Thursday, December 24, 2009

Sermon: Christmas Eve Lessons and Carols

24 December 2009 at Salem Lutheran Church, Gretna, LA

Text: Isa 7:10-14, Mic 5:2-4, Isa 9:2-7, Matt 1:18-25, Matt 2:1-12, John 1:1-14

In the name of + Jesus. Amen.

“For to us a child is born” the Lord spoke through the prophet Isaiah seven centuries before the first Christmas, “to us a Son is given, and the government shall be upon His shoulder, and His name shall be called Wonderful Counselor, Mighty God, Everlasting Father, Prince of Peace.”

Blessed Isaiah also gave us the sign of the virgin giving birth to this child, also called by the name “Immanuel” – God with us. The prophet Micah preached that this Ruler, this Shepherd, the One who will make all of us “dwell secure” will come out of the little town of Bethlehem.

The Lord committed these prophecies to paper, where they were read and reread in the Temple and in the Jewish synagogues for hundreds of years. The people waited, and waited. They prayed, they hoped, they suffered, and yet they waited. Some people scoffed that the Messiah would never come. Others turned these prophecies into politics, determined that the Messiah was going to kick out the bad party, put in the new party, and run an efficient government bureaucracy without corruption and excessive taxes.

And not everyone wanted the Messiah to come. King Herod, who was a Roman puppet king, lied about his interest in the Messiah, for as St. Matthew reveals to us, Herod was “troubled.” He tricked the magi into telling him where the Christ was to be born, and then proceeded to terrorize Bethlehem in an act of mass infanticide.

But whether you love Jesus or hate Him, whether you think about Him at all, His coming changed the universe. Even the way the entire world, Christian and non-Christian, measures time is based on the assumption that things are different now – dividing the years into BC (Before Christ) and AD (Anno Domini – in the year of the Lord).

For St. John reveals the true nature of this Messiah, this Christ-child born of the Virgin Mary in Bethlehem, worshiped as God by foreigners from the East, and targeted by the corrupt rulers of Israel. John tells us He is not just an Israelite hero, not just a prophet, not just another preacher, nor a politician of any stripe. He is the very Word of God:

“In the beginning was the Word, and the Word was with God, and the Word was God. All things were made through Him.”

St. John is making the extraordinary claim that this Christ child existed before His birth! That in fact, He is God and He was with God at the creation. And furthermore, when God, using His Word, said “Let there be light, and there was light,” it was this Child, yet to be born in flesh, through whom all things were made.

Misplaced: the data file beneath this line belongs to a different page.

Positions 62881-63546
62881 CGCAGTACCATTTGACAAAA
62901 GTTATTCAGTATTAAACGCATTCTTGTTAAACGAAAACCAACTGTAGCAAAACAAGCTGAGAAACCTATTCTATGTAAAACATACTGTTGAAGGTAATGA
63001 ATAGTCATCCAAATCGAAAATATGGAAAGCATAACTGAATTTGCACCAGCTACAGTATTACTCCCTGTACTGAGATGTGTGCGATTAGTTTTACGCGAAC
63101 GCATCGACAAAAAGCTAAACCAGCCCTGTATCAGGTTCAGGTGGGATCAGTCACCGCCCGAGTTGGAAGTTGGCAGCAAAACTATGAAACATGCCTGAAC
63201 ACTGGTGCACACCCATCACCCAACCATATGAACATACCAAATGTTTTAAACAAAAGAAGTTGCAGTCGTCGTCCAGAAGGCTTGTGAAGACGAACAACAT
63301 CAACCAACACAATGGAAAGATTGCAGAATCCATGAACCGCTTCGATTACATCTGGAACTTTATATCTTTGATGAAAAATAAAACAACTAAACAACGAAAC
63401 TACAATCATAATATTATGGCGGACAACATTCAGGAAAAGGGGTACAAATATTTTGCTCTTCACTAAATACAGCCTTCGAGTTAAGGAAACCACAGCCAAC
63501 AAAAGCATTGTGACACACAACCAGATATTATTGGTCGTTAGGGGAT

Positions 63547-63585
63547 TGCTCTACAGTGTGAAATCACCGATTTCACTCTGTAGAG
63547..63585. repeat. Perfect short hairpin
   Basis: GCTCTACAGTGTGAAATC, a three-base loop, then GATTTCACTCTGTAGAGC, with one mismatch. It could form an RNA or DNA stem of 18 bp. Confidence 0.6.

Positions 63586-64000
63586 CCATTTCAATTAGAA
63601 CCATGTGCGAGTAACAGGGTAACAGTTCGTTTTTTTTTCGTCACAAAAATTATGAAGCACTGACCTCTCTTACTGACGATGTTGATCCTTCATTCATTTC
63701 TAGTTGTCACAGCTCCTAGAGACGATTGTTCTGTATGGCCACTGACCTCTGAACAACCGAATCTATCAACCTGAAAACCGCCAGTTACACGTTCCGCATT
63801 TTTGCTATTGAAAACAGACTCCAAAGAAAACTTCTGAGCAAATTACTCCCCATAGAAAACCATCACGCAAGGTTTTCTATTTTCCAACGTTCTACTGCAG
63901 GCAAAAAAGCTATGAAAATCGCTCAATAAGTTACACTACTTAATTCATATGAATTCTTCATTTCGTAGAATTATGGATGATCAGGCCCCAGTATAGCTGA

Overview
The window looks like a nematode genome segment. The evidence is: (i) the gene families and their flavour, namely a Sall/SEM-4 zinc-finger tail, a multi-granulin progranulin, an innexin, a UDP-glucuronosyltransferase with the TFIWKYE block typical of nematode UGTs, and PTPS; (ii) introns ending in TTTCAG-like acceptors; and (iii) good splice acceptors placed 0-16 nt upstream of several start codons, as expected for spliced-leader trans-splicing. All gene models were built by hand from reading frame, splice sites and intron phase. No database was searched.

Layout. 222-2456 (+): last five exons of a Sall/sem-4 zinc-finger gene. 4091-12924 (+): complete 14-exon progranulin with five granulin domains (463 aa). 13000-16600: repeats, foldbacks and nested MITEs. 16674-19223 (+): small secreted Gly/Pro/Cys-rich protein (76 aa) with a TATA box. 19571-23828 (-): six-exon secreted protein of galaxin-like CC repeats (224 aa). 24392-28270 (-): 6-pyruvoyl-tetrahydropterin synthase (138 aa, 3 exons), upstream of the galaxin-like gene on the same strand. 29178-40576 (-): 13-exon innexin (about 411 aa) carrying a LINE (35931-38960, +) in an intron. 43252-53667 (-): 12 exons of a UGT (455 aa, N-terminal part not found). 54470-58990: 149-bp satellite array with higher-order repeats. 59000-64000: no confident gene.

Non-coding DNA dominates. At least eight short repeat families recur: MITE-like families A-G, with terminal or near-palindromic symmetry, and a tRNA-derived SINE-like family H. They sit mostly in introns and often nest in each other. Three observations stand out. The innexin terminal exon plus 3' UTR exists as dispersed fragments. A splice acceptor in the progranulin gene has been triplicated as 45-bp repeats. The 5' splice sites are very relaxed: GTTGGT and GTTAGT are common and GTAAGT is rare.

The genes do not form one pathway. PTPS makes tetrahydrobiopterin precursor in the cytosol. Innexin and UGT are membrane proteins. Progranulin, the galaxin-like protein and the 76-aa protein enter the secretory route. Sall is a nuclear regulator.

And what’s more, on this first Christmas in Bethlehem, “the Word became flesh and dwelt among us, and we have seen His glory, glory as of the only Son from the Father, full of grace and truth.”

Of the Father’s love begotten
Ere the worlds began to be,
He is Alpha and Omega,
He the source, the ending, He.
Evermore and evermore.

And this pre-existent state of Jesus is spoken of by our Lord Himself, who caused a scandal by saying: “Before Abraham was, I am.” He attests to His eternal pre-existence as God.

And it is this, His claim to divinity, that makes Jesus controversial. For a happy teacher of peace and love would anger no-one. But a man who claims to be God in the flesh, who calls people to repent from their sins and change their lifestyles, who refuses to conform to the wishes of the people who want a Messiah who is a politician, a terrorist, an intellectual who minds his own business, a man who will tell us that whatever we are doing is just fine – that is a man who will end up on a Roman cross if He allows it.

And, dear brothers and sisters in Christ, He does allow it! He accepts His lowly incarnation, His humble life in the flesh, His teachings to be rejected by most, and His own death on the cross. He does this out of the same love as from which He was begotten of the Father.

For listen to what St. John says: “The true light, which enlightens everyone, was coming into the world. He was in the world, and the world was made through Him, yet the world did not know Him. He came to His own, and His own people did not receive Him. But to all who did receive Him, who believed in His name, He gave the right to become children of God, who were born, not of blood nor of the will of the flesh nor of the will of man, but of God.”